The History of Vaccinations: The Build Up to the Spanish Flu

The following blog post was contributed by Andrew Belyea, who is the Museum of Health Care’s 2017 Margaret Angus Research Fellow. Andrew has a degree in Life Science from Queen’s University and will start at the Queen’s School of Medicine in the fall.  This is Andrew’s fifth blog post in a series he will be … More The History of Vaccinations: The Build Up to the Spanish Flu

Dr. Guilford B. Reed: The Influenza Vaccine That (sort of) Worked

The following blog post was contributed by Andrew Belyea, who is the Museum of Health Care’s 2017 Margaret Angus Research Fellow. Andrew has a degree in Life Science from Queen’s University and will start at the Queen’s School of Medicine in the fall.  This is Andrew’s fourth blog post in a series he will be … More Dr. Guilford B. Reed: The Influenza Vaccine That (sort of) Worked

The Reality of the Flu: Kingston’s United Effort Against the Spanish Influenza

The following blog post was contributed by Andrew Belyea, who is the Museum of Health Care’s 2017 Margaret Angus Research Fellow. Andrew has a degree in Life Science from Queen’s University and will start at the Queen’s School of Medicine in the fall.  This is Andrew’s third blog post in a series he will be … More The Reality of the Flu: Kingston’s United Effort Against the Spanish Influenza

Kingston’s Initial Response to the Spanish Influenza

The following blog post was contributed by Andrew Belyea, who is the Museum of Health Care’s 2017 Margaret Angus Research Fellow. Andrew has a degree in Life Science from Queen’s University and will start at the Queen’s School of Medicine in the Fall.  This is Andrew’s second blog post in a series he will be … More Kingston’s Initial Response to the Spanish Influenza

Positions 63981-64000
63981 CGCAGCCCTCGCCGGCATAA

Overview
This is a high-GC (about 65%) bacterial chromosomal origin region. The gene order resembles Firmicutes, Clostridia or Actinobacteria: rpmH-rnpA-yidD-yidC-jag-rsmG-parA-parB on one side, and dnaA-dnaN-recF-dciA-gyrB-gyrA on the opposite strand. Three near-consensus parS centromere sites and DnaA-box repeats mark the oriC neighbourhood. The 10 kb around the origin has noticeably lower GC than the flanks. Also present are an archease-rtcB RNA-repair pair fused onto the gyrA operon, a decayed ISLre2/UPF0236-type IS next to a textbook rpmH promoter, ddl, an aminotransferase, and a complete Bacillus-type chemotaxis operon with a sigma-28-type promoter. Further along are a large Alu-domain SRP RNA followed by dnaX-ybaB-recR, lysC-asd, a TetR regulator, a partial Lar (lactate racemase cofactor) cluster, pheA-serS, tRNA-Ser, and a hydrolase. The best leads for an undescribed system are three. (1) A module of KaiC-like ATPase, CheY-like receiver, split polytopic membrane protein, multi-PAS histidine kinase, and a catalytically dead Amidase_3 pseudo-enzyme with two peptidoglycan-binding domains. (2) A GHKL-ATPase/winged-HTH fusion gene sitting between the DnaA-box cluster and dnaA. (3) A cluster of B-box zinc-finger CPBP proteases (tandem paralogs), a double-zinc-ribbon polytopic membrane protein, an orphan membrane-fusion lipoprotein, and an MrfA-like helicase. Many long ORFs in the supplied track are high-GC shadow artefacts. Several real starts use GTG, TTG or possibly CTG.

A Mere Appendix: Pioneering Surgery in Grand Valley Ontario

the following blog post was written by Museum of Health Care Curator Maxime Chouinard    The appendix represents quite a mystery. For many years it was believed to be a vestige of our distant ancestors; the trace of a cecum, a part of many animals large intestine.[1] This theory was put forward by Charles Darwin, … More A Mere Appendix: Pioneering Surgery in Grand Valley Ontario

Treatments for Menstrual Cramps throughout History

The following blog post was written by Shaelagh Cull, Summer 2015 Public Programs Assistant .   “My pen cannot express the anguish and pain suffered by some women…”:[1] For many women, each month until menopause will bring with it a new menstrual cycle. Anywhere between twenty to ninety percent of women will experience painful cramping, … More Treatments for Menstrual Cramps throughout History

Laudanum: Freedom from Pain for the Price of Addiction

The following blog post was written by Lucy Gall, Summer 2015 Public Programs Assistant . On Canada Day, the Museum of Health Care unveiled a new exhibit entitled “A Stubborn Illness” about the health of Sir John A. Macdonald and his family. When I first toured the gallery I was struck by the intriguing medicine … More Laudanum: Freedom from Pain for the Price of Addiction

Touched by the Lord’s hand: The history of Multiple Sclerosis

the following blog post was written by Museum of Health Care Curator Maxime Chouinard  Many Canadians will have to deal with Multiple Sclerosis (MS) in their lifetime. According to medical researchers, it appears that this illness becomes more and more common as one moves away from the Equator. MS could be directly related to the … More Touched by the Lord’s hand: The history of Multiple Sclerosis

Voluntary Veil: The Canadian Voluntary Aid Detachment in the First World War

the following blog post was written by Museum of Health Care Curator Maxime Chouinard Today, the Museum of Health Care is unveiling its newest onsite exhibition titled Trench Menders: Health Care in the First World War. This exhibition centers on the work of the Canadian Army Medical Corps during the Great War and its accomplishments in the … More Voluntary Veil: The Canadian Voluntary Aid Detachment in the First World War